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I Want To Have My Music In A Movie (Understanding the Process) (Part Three of Four)

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I Want To Have My Music In A Movie (Understanding the Process) (Part Three of Four)

Submitted by Peter Åstedt

Many times, I get the feeling that artists think that I can nag a music supervisor into givine me a placement. That is impossible. Sure, of course, the more people that know about the song the better the chances are. Still, if it is the wrong song it is the wrong song.

A placement is all about having the right tune in the right place at the right price. So even if you just released this great single, I can’t get a supervisor to take it just it fits your release plan. They might even want the single that you released three years ago since that fits. Then you just have to go with that or say no. The only time I can be of any assistance is if I have a song that is kind of similar to the one they have chosen but are not really satisfied with it for various reasons.

I get still many artists thinking that I should spend a lot of time trying to sell their songs. How he system works is that you upload a large catalogue of songs and when the supervisor comes with a request you are knowledgeable enough to pinpoint a couple of songs that would fit the brief. A big no-no is to try to send in songs that don’t fit the brief.. If the brief says a song is needed for a scene that is in the summer and you should feel happy, not reggae, the tunes need to be a pop song. By sending in a sunshine reggae song would kill the trust that the supervisor has for you. If you do that mistake over and over well, they will stop sending you briefs. In those cases, it’s actually better to tell them that you don’t have it. The supervisor likes that honesty more. Okay, not if you tell that on every brief.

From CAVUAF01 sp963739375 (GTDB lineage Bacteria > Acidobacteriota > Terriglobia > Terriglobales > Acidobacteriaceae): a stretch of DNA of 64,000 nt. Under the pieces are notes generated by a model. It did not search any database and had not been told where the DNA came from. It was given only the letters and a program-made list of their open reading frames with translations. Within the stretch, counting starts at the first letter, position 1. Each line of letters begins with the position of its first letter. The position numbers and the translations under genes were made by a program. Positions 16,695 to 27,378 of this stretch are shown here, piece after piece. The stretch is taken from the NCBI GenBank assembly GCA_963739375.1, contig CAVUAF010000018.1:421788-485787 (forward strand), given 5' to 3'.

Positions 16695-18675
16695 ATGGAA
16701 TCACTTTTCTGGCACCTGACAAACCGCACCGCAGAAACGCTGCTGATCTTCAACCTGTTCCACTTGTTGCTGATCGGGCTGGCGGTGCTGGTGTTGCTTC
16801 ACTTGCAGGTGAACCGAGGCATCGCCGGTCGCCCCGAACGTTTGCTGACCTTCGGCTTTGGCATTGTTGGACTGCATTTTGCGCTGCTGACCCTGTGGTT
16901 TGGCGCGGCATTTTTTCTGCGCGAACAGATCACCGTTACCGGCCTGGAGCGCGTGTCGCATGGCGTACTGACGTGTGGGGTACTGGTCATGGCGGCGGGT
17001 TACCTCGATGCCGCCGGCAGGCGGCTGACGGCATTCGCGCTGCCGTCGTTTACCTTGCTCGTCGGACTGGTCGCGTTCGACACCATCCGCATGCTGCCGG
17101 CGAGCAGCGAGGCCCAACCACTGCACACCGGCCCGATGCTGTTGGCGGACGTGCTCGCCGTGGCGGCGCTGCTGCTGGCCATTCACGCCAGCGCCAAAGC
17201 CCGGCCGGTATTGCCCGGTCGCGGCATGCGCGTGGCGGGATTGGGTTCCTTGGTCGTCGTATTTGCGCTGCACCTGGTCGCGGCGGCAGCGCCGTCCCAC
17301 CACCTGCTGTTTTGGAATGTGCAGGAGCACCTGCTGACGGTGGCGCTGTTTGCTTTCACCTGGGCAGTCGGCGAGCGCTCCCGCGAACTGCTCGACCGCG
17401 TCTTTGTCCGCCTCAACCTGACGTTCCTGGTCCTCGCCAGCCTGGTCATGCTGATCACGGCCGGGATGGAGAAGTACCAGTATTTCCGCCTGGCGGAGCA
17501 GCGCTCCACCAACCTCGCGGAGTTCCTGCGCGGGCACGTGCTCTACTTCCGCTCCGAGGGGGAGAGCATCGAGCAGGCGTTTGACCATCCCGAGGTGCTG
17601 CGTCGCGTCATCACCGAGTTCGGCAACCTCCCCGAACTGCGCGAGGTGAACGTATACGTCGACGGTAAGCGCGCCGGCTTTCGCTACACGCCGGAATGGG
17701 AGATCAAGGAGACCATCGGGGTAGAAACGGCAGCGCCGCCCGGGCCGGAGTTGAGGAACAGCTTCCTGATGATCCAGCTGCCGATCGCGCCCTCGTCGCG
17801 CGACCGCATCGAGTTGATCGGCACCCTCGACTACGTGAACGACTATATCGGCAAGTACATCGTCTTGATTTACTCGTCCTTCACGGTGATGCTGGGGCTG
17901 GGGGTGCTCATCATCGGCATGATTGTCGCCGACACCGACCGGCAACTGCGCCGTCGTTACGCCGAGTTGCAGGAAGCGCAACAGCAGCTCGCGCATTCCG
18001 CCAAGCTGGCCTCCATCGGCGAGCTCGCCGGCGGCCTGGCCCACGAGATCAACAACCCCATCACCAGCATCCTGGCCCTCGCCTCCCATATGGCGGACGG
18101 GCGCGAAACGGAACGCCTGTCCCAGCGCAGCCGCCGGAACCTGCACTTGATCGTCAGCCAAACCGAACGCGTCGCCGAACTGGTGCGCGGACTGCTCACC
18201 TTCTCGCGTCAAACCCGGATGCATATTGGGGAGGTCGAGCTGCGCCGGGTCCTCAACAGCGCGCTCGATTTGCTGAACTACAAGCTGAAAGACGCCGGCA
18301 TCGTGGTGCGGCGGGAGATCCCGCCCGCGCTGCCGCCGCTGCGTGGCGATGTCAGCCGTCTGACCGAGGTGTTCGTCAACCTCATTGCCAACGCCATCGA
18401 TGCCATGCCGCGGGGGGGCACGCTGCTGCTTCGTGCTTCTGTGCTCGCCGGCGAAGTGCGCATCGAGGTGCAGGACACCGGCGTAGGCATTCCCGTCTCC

Also, brief is not the whole business. Much is that they already have been served with songs and similar to yours. You will never see the brief, you just have to say yes or no to be in a Netflix episode, number 45 of this TV series. Many think that we are getting a choice of sitting with the director and producer discussing which song they should take, especially the new single of yours. Never happens.

No everything goes superfast. You get the call they want this song for this price, and they need to know if it can be totally cleared in one hour (many times asking that it should have been done yesterday). And this can be like midnight your time. It’s yes or no. If you start to withhold things they will just move on. Usually, they have a couple of options and if one doesn’t answer fast enough they move on.

Another thing is that even if they say yes, that is not certain that it will be in the production. I usually advise artists to make the shoutout when it has broadcasted. Several times things have been taken out in the last minute and replaced, even a song I have received payment for.

So how do you know it’s the right song? You really don’t so try to write a song that fits in is as easy as making a hit. Also, if the company looks for a song it is usually because they can’t buy that feeling in a song from a production company. There is a difference between a song that means something and one that can be cleared.

My advice is to that write the feeling you have, if that fits in a placement, good for you. You were at the right time in the right place. If you just want placements, then you are a person that makes music for production companies. They expect you to pump out five new songs a day, with or without inspiration.

Check out previous blogs (The Placement That Went Wrong) of this series here:

https://cashboxcanada.ca/features-music/i-want-have-my-music-movie-placement-went-wrong/4165

https://cashboxcanada.ca/features-music/i-want-have-my-music-movie-know-rights-part-two-four/4181

Editor’s Note: Peter Åstedt has been working in the music industry for over 30 years. He has started record labels, distribution systems, and publishing companies. Peter also runs several major showcase festivals and is an advisor for INES and co-founder of MusicHelp/Discover Sensation. He has worked with the Top Ten most streamed songs and had music on both the Olympics and Super Bowl. Peter has currently taken up the seat of Station Manager of Cashbox Radio, working with MD, PD and station owner, Sandy Graham. His latest venture is a new Showcase Festival in Sweden, Future Echoes scheduled for February 18-20, 2021.